Is Kaká a failed galáctico?
Is Kaká fated to be the first casualty of the second galáctico era? Reports this morning that his mother had used the social networking website Twitter to announce an August departure to London for her son has reignited speculation that Chelsea are about to sign the Brazilian playmaker. Chelsea’s owner Roman Abramovich tried to buy his services on at least two occasions when he was a Milan player, the first after the 2006 World Cup and the second after Luiz Felipe Scolari took charge at Stamford Bridge just prior to the 2008-9 season. On neither occasion did Abramovich get his man, but indications are that Kaká may be ready to leave Madrid and some in the British capital are now hopeful that the time has finally come, though there have also been rumblings from the red and black half of Milan to the effect that a return to Italy may be his choice of preference.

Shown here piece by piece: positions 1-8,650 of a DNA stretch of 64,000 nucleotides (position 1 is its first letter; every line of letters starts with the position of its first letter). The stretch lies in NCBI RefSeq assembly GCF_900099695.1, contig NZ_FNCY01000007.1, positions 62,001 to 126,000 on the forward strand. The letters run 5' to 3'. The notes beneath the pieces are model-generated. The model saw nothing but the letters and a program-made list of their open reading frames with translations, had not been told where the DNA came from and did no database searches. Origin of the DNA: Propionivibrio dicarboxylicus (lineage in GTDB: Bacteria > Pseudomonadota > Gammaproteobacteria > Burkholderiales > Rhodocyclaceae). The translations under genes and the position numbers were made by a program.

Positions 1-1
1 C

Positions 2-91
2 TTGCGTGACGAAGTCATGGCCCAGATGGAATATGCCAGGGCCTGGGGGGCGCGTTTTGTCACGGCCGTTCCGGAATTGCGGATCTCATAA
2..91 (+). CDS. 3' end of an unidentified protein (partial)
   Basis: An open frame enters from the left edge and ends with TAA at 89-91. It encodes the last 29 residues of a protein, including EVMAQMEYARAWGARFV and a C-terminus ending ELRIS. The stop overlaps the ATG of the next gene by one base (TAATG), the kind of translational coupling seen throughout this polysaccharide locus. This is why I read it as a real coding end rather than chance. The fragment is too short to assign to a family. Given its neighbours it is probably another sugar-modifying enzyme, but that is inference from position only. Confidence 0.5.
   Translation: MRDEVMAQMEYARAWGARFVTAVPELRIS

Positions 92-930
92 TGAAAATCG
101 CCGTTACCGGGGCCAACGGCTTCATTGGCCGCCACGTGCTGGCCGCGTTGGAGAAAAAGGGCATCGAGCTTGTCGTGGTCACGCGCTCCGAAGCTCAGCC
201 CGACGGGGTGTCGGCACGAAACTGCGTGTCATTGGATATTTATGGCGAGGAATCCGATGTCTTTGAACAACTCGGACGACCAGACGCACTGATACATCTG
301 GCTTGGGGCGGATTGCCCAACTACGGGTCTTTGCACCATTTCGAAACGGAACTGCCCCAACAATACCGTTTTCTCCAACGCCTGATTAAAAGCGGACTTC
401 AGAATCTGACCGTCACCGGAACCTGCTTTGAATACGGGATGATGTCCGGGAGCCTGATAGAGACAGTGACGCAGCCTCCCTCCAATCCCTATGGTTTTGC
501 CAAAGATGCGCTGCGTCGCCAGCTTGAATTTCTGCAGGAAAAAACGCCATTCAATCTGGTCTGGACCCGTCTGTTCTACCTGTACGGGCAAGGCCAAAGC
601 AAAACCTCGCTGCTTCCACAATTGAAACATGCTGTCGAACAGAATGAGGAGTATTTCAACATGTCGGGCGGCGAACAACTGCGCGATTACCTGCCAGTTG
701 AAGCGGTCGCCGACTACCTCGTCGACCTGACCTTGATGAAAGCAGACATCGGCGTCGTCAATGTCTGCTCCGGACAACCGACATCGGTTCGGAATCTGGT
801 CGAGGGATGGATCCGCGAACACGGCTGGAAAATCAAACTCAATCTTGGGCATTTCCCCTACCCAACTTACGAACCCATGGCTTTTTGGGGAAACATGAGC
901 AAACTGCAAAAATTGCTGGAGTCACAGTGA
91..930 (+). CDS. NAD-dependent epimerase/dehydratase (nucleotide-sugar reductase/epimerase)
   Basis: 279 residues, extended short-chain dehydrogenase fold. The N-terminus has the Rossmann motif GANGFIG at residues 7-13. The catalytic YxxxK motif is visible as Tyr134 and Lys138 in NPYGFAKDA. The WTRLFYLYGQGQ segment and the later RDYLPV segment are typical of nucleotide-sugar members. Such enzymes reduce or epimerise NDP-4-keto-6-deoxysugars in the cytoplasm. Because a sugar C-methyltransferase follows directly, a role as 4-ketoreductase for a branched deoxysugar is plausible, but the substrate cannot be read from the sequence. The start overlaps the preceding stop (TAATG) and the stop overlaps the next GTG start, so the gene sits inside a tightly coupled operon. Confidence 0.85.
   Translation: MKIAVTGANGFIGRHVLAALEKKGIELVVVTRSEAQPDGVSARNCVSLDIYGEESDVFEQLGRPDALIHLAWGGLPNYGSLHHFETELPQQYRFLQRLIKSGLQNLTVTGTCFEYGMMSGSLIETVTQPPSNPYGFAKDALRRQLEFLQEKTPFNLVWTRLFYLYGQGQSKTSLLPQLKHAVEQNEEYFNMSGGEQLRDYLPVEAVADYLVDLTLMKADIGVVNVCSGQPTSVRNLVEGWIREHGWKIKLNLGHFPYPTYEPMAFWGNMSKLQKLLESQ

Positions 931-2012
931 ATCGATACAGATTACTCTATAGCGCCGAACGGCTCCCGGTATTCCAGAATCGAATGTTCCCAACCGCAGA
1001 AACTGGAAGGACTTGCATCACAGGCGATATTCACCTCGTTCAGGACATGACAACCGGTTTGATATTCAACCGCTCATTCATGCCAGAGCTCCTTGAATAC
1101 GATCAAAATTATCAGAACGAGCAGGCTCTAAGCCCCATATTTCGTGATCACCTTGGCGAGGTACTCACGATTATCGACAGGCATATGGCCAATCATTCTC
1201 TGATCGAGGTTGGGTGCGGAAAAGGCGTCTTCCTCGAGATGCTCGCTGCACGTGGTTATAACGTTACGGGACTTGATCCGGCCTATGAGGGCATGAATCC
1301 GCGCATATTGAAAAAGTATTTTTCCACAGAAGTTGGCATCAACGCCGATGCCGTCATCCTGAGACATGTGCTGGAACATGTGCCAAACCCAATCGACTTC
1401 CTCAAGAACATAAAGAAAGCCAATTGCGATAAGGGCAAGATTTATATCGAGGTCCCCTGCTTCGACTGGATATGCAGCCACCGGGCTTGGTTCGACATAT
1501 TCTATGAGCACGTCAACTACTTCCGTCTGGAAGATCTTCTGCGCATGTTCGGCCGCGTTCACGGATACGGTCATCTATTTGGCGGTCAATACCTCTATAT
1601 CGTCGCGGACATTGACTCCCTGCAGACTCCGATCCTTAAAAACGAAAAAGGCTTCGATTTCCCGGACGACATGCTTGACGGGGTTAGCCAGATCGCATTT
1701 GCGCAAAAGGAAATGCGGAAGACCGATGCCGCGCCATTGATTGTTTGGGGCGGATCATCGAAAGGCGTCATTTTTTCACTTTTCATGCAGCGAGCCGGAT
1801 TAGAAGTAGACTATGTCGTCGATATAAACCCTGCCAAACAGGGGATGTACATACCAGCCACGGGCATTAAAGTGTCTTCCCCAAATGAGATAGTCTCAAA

Whether Kaká chooses London, Milan, to stay in Madrid or to go elsewhere, the consensus seems to be that Madrid’s new dawn has broken without him. When his move from Milan was confirmed publicly by the clubs on the 8th of June 2009, for a fee of close to €70 million, it was assumed that Madrid would build their midfield around him, as Milan had done and Brazil had been doing for several seasons. The deal had been brokered by Florention Pérez, the man who had overseen what came to be known as the galáctico project, when he signed the superstars Luís Figo, Zinedine Zidane, Ronaldo and David Beckham over four consecutive summers from 2000 to 2003. Pérez had then wanted to build a team of awesome attacking prowess that would elegantly swat aside all comers and conquer Spain and Europe alike. Now in 2009, with the signing of Kaká, it looked as though he was starting all over again